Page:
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September 16, 2007


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Eric Jennings

I do think that by making the library a video game haven you're going to get noisy Madden tourney groups and that is definitely something that I wouldn't want to deal with. But, the opportunity for a student to study a video game - its art/graphics, the hardware needed to run the game, or the software used to program the game - could be used beneficially in an academic setting.

Public libraries have been struggling with the same problem for years: do they offer popular fiction, videos and DVDs (i.e., give the people what they want) or do they collect a wide range of materials including nonfiction and the not-so-popular fiction.

We (and I may be speaking out of turn here since I'm a relatively new librarian) have to decide on what we're collecting and why. I think that if you can tie it to the curriculum (see my argument for) then by all means collect it and offer it to students. However, if you're buying this stuff just for a fun diversion I'd rather use my money elsewhere to buy books or for a database. And if you're really lucky and have too much money to spend and not enough materials to spend it on, buy Xbox360s and Wiis.


I appreciate your insights on this, Brian. I agree that it's easy to cross the line and offer gaming only for the "cool" factor. It’s not a good idea to compete with a successful student center. In my proposal to the administration, I feel (I hope) I’ve justified why we should give this a try. I’m looking at investing in a few consoles (used) and basic controllers—students and staff will supply the games. This way we can keep the cost pretty low—we spent more on pizza for the Hubbub party.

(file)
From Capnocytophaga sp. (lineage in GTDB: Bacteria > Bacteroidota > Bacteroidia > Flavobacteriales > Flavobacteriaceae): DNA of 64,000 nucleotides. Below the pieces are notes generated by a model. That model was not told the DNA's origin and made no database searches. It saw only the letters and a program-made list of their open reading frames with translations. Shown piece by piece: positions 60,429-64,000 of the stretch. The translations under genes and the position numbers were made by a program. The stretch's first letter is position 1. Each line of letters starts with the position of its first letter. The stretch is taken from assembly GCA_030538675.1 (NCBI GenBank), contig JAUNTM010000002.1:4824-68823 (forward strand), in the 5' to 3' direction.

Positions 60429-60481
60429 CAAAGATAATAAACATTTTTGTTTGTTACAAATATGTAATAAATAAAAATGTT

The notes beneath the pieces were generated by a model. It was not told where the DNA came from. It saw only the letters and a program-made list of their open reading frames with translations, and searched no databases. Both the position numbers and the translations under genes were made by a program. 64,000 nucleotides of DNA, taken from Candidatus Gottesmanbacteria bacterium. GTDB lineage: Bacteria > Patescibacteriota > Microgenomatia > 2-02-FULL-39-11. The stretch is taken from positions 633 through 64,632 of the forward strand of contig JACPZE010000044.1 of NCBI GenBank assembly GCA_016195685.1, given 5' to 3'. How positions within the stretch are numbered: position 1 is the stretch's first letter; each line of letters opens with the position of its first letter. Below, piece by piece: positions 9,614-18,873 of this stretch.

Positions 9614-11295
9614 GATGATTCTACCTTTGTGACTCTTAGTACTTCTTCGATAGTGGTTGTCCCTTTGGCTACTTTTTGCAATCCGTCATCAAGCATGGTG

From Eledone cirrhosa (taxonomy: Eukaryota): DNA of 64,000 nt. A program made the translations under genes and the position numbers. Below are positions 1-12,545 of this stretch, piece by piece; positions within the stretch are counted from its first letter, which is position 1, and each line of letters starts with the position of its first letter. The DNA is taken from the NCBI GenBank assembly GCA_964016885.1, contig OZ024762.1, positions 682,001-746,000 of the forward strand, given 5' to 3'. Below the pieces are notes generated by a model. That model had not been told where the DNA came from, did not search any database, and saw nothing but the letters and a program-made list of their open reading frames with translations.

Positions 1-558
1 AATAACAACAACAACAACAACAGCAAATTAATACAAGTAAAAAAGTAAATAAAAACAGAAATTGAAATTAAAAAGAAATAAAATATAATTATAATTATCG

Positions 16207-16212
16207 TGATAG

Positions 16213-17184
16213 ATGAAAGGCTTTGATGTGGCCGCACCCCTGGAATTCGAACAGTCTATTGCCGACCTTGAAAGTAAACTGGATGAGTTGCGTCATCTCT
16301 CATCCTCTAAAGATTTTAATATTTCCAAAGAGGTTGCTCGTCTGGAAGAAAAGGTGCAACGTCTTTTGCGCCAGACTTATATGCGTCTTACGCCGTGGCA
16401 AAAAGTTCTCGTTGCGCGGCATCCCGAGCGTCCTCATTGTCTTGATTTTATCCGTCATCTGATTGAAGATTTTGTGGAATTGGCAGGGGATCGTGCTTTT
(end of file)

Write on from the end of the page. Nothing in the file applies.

Assuming we get it funded, we’d be using the hardware both at the Hub and at the Engineering Library. At the Hub we have an ideal space for gaming. We are located in the basement of the Young Library and are the designated noisy place in the building. In addition to encouraging group noise and activity, we allow students to use cell phones anywhere they are lucky enough to get a signal (that's another thing--quite the opposite of many libraries, we encouraged campus IT to actually *install* equipment to improve cell phone reception in the basement).

The most striking thing about our space is the six projectors that surround our help desk area. Each month we display a different art exhibit on the projectors—this month is work from students in a summer photography class in Italy. When I’ve set up games before we’ve used the projectors and—wow—okay, it is cool.

If we don’t end up buying equipment, I may consider letting staff bring in consoles and just keep my fingers crossed that nothing gets damaged. However we approach it, I do plan on offering games on occasion at the Hub.


We had a seperate building in the student center at CSU Sacramento with gaming consoles in it. I don't think library is the place for gaming consoles though.


We had a seperate building in the student center at CSU Sacramento with gaming consoles in it. I don't think library is the place for gaming consoles though.

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